|Publication number||US6431382 B1|
|Application number||US 09/576,933|
|Publication date||Aug 13, 2002|
|Filing date||May 24, 2000|
|Priority date||May 24, 2000|
|Publication number||09576933, 576933, US 6431382 B1, US 6431382B1, US-B1-6431382, US6431382 B1, US6431382B1|
|Original Assignee||Tianfu Li|
|Export Citation||BiBTeX, EndNote, RefMan|
|Patent Citations (20), Referenced by (12), Classifications (6), Legal Events (4)|
|External Links: USPTO, USPTO Assignment, Espacenet|
1. Field of the Invention
This invention relates to the field of beverage containers, more particularly to such containers having a drinking straw stored in the container.
2. Description of the Prior Art
U.S. Pat. No. 5,160,058 discloses a drinking straw contained in a bottle, a floating ball for lifting the straw when the cap is removed, a ring, and a water soluble washer, which dissolves in the fluid contained in the bottle. As the fluid level falls, the float lifts the straw to a progressively lower level.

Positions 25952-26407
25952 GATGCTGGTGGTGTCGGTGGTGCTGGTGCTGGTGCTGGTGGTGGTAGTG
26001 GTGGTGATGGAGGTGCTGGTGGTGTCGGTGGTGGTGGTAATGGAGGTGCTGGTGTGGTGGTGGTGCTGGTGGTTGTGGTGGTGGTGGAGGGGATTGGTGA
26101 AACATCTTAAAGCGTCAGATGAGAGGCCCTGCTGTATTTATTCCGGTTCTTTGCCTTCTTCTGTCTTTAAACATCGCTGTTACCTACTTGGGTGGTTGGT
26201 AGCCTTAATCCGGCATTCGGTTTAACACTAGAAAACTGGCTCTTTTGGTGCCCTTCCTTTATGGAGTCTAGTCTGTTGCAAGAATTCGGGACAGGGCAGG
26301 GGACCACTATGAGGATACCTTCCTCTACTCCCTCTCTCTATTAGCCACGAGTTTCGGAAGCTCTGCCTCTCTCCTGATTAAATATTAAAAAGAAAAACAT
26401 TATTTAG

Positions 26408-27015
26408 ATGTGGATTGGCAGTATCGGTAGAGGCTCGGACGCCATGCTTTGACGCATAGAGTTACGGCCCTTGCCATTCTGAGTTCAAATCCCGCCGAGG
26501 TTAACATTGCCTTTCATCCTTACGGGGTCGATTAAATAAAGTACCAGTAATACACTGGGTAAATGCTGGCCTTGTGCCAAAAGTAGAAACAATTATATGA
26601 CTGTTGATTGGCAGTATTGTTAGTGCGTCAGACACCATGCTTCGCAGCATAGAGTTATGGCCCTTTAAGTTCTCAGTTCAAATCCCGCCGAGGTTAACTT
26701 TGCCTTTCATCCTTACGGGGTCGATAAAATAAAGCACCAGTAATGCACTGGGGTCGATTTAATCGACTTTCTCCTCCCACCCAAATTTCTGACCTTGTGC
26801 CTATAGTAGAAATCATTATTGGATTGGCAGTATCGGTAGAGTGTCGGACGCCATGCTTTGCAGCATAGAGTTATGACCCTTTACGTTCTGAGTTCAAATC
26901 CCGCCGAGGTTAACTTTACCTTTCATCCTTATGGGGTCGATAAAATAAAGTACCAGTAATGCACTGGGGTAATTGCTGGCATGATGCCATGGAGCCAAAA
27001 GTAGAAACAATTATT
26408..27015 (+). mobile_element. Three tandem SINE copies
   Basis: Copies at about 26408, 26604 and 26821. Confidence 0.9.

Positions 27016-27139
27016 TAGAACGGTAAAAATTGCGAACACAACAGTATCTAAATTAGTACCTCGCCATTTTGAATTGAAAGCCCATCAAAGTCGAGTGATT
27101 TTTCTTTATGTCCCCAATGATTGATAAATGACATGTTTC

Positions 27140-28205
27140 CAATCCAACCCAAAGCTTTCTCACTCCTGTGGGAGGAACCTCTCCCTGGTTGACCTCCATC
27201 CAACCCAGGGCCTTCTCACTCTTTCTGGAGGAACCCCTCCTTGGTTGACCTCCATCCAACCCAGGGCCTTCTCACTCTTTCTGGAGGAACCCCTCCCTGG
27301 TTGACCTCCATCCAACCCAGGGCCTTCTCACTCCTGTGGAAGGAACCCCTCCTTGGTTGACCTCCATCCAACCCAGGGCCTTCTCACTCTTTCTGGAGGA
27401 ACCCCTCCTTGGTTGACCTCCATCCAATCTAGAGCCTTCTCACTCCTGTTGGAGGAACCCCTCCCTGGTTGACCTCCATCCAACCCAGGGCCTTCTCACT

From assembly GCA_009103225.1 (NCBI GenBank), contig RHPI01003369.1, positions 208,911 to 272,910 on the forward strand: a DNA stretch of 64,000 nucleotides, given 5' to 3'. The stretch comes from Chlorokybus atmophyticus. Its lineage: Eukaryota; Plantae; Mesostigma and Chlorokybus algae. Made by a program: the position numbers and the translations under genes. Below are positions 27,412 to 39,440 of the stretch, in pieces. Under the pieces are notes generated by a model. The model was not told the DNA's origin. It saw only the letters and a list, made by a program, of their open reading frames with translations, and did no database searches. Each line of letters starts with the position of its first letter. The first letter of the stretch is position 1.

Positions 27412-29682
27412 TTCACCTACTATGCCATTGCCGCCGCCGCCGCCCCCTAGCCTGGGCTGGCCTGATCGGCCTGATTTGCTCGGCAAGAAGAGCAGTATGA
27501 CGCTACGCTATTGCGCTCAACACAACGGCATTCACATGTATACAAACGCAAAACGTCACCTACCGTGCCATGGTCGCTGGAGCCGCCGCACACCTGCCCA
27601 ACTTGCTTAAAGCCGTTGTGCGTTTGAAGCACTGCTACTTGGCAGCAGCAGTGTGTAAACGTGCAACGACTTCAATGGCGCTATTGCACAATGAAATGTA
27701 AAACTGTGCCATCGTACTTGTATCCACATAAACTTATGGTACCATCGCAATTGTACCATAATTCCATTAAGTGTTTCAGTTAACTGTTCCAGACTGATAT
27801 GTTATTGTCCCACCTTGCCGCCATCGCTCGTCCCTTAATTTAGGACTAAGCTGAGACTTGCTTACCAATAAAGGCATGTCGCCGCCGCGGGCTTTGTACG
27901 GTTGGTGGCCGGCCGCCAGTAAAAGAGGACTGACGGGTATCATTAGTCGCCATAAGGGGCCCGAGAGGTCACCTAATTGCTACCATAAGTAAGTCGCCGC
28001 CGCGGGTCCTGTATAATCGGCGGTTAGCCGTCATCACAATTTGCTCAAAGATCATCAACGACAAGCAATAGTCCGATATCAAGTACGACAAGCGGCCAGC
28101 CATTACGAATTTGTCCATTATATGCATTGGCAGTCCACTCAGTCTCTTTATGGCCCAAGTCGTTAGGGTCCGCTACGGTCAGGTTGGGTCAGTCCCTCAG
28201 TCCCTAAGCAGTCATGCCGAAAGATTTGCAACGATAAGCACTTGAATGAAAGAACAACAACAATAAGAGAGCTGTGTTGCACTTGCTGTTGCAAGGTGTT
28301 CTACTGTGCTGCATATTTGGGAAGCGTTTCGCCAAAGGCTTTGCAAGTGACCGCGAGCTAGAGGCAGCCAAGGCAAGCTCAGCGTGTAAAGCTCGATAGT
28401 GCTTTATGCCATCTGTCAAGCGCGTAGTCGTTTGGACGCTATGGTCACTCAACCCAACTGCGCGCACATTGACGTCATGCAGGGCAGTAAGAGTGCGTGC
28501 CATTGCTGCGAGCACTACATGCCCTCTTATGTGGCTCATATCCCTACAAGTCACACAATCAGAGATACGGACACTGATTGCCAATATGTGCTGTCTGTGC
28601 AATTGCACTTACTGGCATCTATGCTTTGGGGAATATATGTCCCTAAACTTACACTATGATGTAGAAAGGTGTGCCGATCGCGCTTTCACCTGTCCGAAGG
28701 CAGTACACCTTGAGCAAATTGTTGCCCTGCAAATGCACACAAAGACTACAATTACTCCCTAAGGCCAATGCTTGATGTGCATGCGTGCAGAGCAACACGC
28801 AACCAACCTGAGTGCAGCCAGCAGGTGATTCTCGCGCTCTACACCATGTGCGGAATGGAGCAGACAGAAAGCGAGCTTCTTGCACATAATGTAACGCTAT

U.S. Pat. No. 5,975,340 describes a float assembly for raising a straw in a beverage can through a aperture that cannot be reclosed. The straw is axially extendible, and the assembly requires a positioning mechanism. U.S. Pat. No. 6,000,573 describes another float device for raising a straw in a beverage can through a opening in the can top. The assembly includes a buoyant member integral with the straw that secures the straw to the can. Similarly U.S. Pat. No. 5,431,297 describes a container having a straw with a float attached to lift the straw through an opening in the container top.
U.S. Pat. No. 5,253,779 discloses a beverage can that carries a pop-up straw that includes inner and outer telescoping drinking straws. The inner straw has a coil at one end for raising the inner straw relative to the lower straw and through the top of the can when the closure is open. The can cannot be reclosed, and there is no provision for restoring and holding the straw in the can after use.
U.S. Pat. No. 6,006,952 describes a flexible sports bottle having a lid that allows air flow in one direction through an orifice offset from a liquid flow orifice. Tipping the bottle over closes the orifices to be sealed by a cap retained on a straw.
It is preferable that a beverage container present the drinking straw to the consumer outside the container but without need for a float that occupies space within the container. Floats of the type known heretofore displace the product within the container and require larger containers than otherwise would be needed for the standard volume of product that the consumer expects.